IELTS comprehensive guide
IELTS, the International English Language Testing System, is designed to assess the language ability of candidates who need to study or work where English is the language of communication. IELTS is jointly managed by the University of Cambridge ESOL Examinations (Cambridge ESOL), British Council and IDP : IELTS Australia. IELTS conforms to the highest international standards of language assessment. IELTS is recognized by universities and employers in many countries, including Australia, Canada, New Zealand, the UK and the USA. It is also recognized by professional bodies, immigration authorities and other government agencies.
There are four sub-tests, or modules, to the IELTS test:
Listening duration-30 minutes plus 10 minutes transfer time.
There are 40 questions. A variety of question types are used. Chosen from the following.
* Multiple choice
* Plan/Map/Diagram labelling
* From completion
* Note completion
* Table completion
* Flow-Chart completion
* Summary completion
* Sentence completion
* Short-answer questions
Test parts-4 sections:
Section 1: A Conversation between two people set in an everyday social context (e.g. conservation about accommodation)
Section 2: A monologue set in an everyday social context (e.g. a speech about local facilities or about arrangement for meals during a conference)
Section 3: A conservation between up to four people set in an educational or training context (e.g. a university tutor and a student discussing an assignment, or a group of people planning a project)
Section 4: A talk (e.g. a university lecture)
Top 5 approved listening tips
* All the beginning of each section read the questions for that section carefully, before the recording starts. This will help you to follow the recording and identify the answers.
* After completing a section, it is better to look ahead and read the questions for the next section then to worry about the last section.
* You will sometimes have a list of options to choose from as answers. The possible answers may be listed in alphabetical order and not necessarily in the order you will hear them.
* Be careful to note word limits. If there is an instruction: Write no more than two words’, writing ,more than two words will mean OU WILL RECEIVE NO MARKIS AT All FOR YOUR ANSWER, EVEN IF SOME OF THE WORDS WERE CORRECT.
* Try to listen for key words or synonyms (words that have the same or nearly the same or nearly the same meaning as another word) from the question to help you identify the answer. For example, in the recording you might hear; “she likes going to the gym and playing tennis. On your answer sheet, this could appear as “she is an active person”.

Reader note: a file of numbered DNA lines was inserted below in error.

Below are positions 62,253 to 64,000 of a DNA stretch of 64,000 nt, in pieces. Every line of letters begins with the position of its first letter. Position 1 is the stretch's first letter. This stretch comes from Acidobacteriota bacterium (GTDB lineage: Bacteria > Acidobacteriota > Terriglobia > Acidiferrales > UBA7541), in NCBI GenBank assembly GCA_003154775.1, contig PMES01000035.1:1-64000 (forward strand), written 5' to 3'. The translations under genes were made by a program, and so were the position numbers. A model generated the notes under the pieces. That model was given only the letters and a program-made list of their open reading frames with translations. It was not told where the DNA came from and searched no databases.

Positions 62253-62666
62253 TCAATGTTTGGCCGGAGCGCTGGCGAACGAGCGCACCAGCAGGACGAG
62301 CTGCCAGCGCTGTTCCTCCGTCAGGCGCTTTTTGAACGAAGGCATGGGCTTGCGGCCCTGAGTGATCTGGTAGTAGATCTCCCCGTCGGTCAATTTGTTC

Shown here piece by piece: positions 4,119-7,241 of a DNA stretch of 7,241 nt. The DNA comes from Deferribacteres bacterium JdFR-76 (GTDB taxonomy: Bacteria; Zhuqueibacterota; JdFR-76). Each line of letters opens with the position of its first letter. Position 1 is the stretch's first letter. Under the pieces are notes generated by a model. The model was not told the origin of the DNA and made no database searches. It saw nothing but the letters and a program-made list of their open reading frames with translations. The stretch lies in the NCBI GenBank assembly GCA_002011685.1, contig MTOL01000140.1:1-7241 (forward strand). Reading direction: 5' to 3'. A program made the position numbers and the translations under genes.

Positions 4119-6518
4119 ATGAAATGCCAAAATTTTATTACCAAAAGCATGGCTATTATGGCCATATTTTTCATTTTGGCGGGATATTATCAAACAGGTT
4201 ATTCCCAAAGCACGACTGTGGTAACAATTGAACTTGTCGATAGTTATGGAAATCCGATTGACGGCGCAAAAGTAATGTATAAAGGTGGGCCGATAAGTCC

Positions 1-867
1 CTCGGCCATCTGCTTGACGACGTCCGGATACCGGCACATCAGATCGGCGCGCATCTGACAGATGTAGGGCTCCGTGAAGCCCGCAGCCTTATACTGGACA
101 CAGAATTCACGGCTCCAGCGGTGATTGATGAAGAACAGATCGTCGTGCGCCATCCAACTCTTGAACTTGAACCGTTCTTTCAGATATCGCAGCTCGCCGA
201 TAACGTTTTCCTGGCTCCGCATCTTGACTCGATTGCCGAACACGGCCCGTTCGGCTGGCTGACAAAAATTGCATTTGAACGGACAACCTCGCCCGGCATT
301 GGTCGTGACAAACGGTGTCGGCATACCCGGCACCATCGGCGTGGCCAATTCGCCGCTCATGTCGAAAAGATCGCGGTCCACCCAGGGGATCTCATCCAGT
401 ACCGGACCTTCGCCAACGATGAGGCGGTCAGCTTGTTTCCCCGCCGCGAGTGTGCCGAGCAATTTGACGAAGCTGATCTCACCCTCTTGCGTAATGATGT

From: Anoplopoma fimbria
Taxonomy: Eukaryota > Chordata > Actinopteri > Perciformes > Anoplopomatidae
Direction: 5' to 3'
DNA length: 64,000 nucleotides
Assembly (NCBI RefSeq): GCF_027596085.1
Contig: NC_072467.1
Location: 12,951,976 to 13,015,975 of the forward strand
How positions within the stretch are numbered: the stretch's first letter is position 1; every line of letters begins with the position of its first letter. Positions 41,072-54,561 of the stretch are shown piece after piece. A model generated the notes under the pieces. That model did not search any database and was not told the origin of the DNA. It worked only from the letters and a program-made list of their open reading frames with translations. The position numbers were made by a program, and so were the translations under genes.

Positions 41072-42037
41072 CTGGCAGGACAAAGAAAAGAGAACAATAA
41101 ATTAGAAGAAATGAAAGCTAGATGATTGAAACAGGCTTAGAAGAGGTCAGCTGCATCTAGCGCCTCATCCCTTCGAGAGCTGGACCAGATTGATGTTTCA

Writing duration 60 minutes
Task 1 : You are required to write at least 150 words
Task 2 : You are required to write at least 250 words
Task 1: You are presented with a graph, table, chart or diagram and are asked to summarise and report the information in your own words. You may be asked to select and compare data, describe the stages of a process, describe an object or how something works.
Task 2: You are asked to write an essay in response to a point of view, argument or problem. Task 2 contributes twice as much as Task 1 to the Writing score. The issues raised are of general interest to, suitable for and easily understood by test takers entering undergraduate or postgraduate studies or seeking professional registration.
Task 1: You are presented with a situation and are asked to write a letter requesting information or explaining the situation. The letter may be personal, semi-formal or formal in style.
Task 2: You are asked to write an essay in response to a point of view, argument or problem .The essay can be less formal in style with a more personal response than the Academic Writing Task 2 essay. Task 2 contributes twice as much as Task 1 to the Writing score.
Top 5 approved writing tips
* In your Writing test there are no right or wrong answers or opinions. The examiners are assessing how well you can use your English to report information and express ideas.
* Analyse the questions carefully to make sure your answer addresses all the points covered by the question.
* Notice the minimum word limit. If you write less than 150 words for Task 1 and less than 250 for Task 2, you will lose marks.
* Be careful to use your own words because the examiner will not include words copied from the question in the word count.
* You must write both your answers in full, not in note form or in bullet points. You must arrange your ideas in paragraphs, to show the examiner that you are able to organise your main and supporting points.